Many years ago in my psychology training I had the idea that as the years went by I would get better at what I did and it would all feel more polished, more perfect, more decisive. I had a picture of me finishing my training all bright and shiny. But what happened was that instead of bright and shiny I became more and more like sea glass.
Sea glass is beautiful. Everyone loves sea glass, and everyone wants to find sea glass, but no one wants to become sea glass. It is worn and shaped by the forces around it. It is beautiful because of what it has endured. The original colors change, but become something even more beautiful. But sea glass is never bright and shiny. It is not perfect glass. In fact, it is broken glass—the furthest thing from perfect.
In my training I had my rough edges worn away from the hours and people and experience. And mostly my mistakes. Hundreds and hundreds of mistakes. Things I should have said and things I shouldn’t have said. Thousands of hours of good intentions and hundreds and hundreds of misses and repairs. Years of training had my heart become softer and my thinking less definitive. It was nothing I could have imagined when I began, and yet as I headed out into my career I was grateful.
Sea glass isn’t like regular glass. It is sturdy. It no longer breaks easily. The only way to become sea glass is to put yourself out into the surf and let yourself get hit by wave after wave. Through all seasons and all storms. You need to get buried by the beach pebbles and rolled around in the stones. You need to get pounded by the surf, and hit by the wind, and scorched by the sun.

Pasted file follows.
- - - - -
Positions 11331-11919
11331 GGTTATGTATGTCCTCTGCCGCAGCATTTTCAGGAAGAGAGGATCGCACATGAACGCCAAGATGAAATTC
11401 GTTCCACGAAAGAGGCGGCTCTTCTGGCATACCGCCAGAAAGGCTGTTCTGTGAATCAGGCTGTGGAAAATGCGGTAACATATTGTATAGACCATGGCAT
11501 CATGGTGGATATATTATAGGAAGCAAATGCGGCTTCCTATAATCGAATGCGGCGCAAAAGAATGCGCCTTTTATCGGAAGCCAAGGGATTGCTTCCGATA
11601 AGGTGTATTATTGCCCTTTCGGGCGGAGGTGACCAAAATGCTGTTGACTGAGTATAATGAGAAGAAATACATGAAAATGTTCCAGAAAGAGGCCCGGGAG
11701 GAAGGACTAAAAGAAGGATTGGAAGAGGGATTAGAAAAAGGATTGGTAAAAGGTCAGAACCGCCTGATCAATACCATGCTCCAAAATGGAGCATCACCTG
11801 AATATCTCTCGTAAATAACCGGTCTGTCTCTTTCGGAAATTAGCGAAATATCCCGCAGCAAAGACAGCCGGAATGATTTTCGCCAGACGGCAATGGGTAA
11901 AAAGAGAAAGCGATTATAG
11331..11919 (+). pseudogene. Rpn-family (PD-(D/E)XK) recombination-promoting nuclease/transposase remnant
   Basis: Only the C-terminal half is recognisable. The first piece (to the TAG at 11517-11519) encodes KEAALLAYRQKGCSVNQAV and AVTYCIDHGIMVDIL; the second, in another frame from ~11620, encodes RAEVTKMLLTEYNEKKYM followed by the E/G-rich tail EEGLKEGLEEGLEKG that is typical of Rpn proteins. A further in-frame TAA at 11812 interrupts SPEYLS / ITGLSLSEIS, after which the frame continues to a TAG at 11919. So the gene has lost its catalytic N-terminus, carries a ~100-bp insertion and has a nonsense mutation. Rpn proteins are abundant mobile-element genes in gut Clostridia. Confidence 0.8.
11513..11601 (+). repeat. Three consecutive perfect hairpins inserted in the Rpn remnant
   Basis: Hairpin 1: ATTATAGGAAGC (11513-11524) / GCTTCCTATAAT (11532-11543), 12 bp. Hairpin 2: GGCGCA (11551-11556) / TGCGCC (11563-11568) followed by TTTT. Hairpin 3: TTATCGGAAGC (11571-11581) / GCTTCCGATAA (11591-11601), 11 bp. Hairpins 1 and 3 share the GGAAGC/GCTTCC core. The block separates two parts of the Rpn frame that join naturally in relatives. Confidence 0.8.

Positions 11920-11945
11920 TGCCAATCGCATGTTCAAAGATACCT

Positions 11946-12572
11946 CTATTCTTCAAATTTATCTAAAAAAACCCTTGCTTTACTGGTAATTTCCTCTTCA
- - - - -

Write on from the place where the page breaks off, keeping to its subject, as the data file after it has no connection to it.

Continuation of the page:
I have been thinking about sea glass as I head into my goals for 2016 and with all the discussions of change this past week. So much of what can get accomplished in terms of change or healing or growth is our willingness to put ourselves out into the surf and let the waves crash over us. Healing requires this courage—to keep putting yourself in the space of healing, keep risking the conversation, keep tolerating the emotions, keep learning new behaviors.
And all growth means letting yourself make mistakes. Hundreds and hundreds of them. Letting yourself roll around and crash on the stones. Letting your courage help you wear those rough edges off, help you reveal your deep colors, help you become sturdy.
Beach glass takes time. On the beach in Maine in the summer, when you find a piece of glass that is still shiny, you throw it back in. You give it more time. And thinking about this reminds me that maybe the goals that I have been struggling with are just pieces of glass that need more time. I need to throw those goals back in this year. Let the surf hit them again. Let myself struggle and make mistakes and run up against hard edges—and let those mistakes and hard edges soften me, and help me bring out my beauty. I encourage you to do the same.
© Gretchen L. Schmelzer, PhD 2014